Last night’s Mr. Robot was intense—and arguably the most dystopian episode so far. After breaking into a world-class data center last week, Elliot’s next hacking assignment is a prison. But this time, there’s way more on the line. COMMENCE SPOILERS.

Shayla’s dead. Elliot’s girlfriend was kidnapped by the incarcerated Fernando’s drug gang, only to be released if Elliot hacked Fernando out of prison. Elliot did so. But Shayla was dead all along, stuffed in the trunk of a car belonging to Isaac, Fernando’s brother. That’s how last night’s episode ended.

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The grisly revelation, which left Elliot gutted, took place amidst a perfectly grim, dystopian scene: Swarms of orange jumpsuit-wearing inmates hightailing it out of jail in the dead of night. And it was all thanks to a hack.

Throughout the episode, Elliot is forced to help Isaac bust out his brother in order to save Shayla. Meanwhile, Angela starts digging into the Washington Township case, the Evil Corp scandal about toxins in water that left Angela’s mother and Elliot’s father dead years ago. Tyrell Wellick, who creepily approached Evil Corp’s apparently incoming CTO’s willing wife while she was on the toilet at a dinner party at her house, is now confronted by her husband about it. He taunts Wellick, saying he’ll never be CTO, and gifts him his fancy watch to pay Wellick’s bills.

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But the main focus is Elliot. He has just one night to exploit the prison’s network and hack the murderous drug lord out of the slammer. Isaac and his crony, DJ, force Elliot into digital gymnastics. Even in the midst of this crisis, Isaac strikes Elliot as particularly slimy. “Something about him bugs me,” Elliot tells us, “and you know what I like to do when that happens.”

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Yup, we sure do. So Elliot hacks him. He hacks his phone, and later, when Elliot visits the maniacal Fernando in prison to give him an update? “I hacked Isaac’s phone. I took it it all. I own your whole world,” Elliot says. He’s taken control over all of Fernando’s drug money; the entire operation. And if he has Elliot killed? A leak is set up to auto-send every 24 hours, unless Elliot himself continually disables it. If Elliot gets even a sniff that he and Shayla are ever in danger, he deletes all of Fernando’s money.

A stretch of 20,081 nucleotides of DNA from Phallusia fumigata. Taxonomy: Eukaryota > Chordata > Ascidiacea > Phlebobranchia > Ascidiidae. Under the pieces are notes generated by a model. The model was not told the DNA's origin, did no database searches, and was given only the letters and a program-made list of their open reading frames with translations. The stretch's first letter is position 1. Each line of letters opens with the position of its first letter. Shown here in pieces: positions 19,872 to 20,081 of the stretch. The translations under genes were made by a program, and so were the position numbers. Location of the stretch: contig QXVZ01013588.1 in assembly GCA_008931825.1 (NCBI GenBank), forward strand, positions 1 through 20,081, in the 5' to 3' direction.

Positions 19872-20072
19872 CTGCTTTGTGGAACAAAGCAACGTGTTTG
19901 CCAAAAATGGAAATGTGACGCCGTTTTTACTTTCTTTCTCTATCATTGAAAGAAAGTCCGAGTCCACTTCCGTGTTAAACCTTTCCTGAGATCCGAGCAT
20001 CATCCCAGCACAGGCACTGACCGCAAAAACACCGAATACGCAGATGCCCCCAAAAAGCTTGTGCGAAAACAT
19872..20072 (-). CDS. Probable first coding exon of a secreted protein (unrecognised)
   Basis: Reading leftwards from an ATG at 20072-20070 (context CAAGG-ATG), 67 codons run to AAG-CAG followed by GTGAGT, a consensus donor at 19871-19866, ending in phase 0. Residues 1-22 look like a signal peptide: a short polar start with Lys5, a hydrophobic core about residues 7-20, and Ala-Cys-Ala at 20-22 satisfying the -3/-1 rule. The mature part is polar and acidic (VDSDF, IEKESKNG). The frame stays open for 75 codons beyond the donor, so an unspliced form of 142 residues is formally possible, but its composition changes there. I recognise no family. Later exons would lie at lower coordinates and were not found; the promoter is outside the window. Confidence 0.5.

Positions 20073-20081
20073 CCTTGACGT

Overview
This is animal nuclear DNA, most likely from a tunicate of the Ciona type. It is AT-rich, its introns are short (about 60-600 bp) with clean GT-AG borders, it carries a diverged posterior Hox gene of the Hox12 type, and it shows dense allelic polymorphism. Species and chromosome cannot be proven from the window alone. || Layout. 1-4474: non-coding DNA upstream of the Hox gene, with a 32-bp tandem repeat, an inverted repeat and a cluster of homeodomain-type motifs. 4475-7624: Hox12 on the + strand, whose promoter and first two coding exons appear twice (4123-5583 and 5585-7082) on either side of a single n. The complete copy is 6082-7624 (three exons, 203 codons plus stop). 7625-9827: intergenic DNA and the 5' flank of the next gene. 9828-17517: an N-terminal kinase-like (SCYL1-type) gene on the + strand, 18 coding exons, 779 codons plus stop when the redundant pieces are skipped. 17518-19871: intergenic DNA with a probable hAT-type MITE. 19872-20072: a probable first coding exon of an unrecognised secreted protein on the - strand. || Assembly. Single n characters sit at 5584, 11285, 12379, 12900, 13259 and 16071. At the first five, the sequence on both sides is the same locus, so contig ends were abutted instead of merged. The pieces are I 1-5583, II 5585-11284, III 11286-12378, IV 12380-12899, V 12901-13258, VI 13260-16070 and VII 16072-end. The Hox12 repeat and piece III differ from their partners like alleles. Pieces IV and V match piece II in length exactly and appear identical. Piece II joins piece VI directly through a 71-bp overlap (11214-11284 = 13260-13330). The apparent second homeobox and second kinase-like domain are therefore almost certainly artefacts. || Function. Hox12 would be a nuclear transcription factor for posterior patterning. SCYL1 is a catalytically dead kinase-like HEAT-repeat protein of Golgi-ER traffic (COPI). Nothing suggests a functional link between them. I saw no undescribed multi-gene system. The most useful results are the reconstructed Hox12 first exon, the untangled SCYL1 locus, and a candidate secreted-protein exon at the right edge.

Afterwards, though, Isaac decides to take Elliot to an abandoned industrial area to kill him at last, telling him it “just wasn’t your day.” What happens next is brilliant: Like Elliot did with the Steel Mountain employee last week, he finds Isaac’s “bug.” His weak point. Elliot’s instincts were right—something was off about Isaac. Isaac wants his brother dead, not free. He’s the reason his brother’s in jail, and knows his life is on the line once Fernando’s out. Elliot then talks his way out of having a gun to his head. “Let me free him,” Elliot promises. “It’s your best move.” What happens to Isaac’s brother after that is up to Isaac. And like that, the gun’s put away.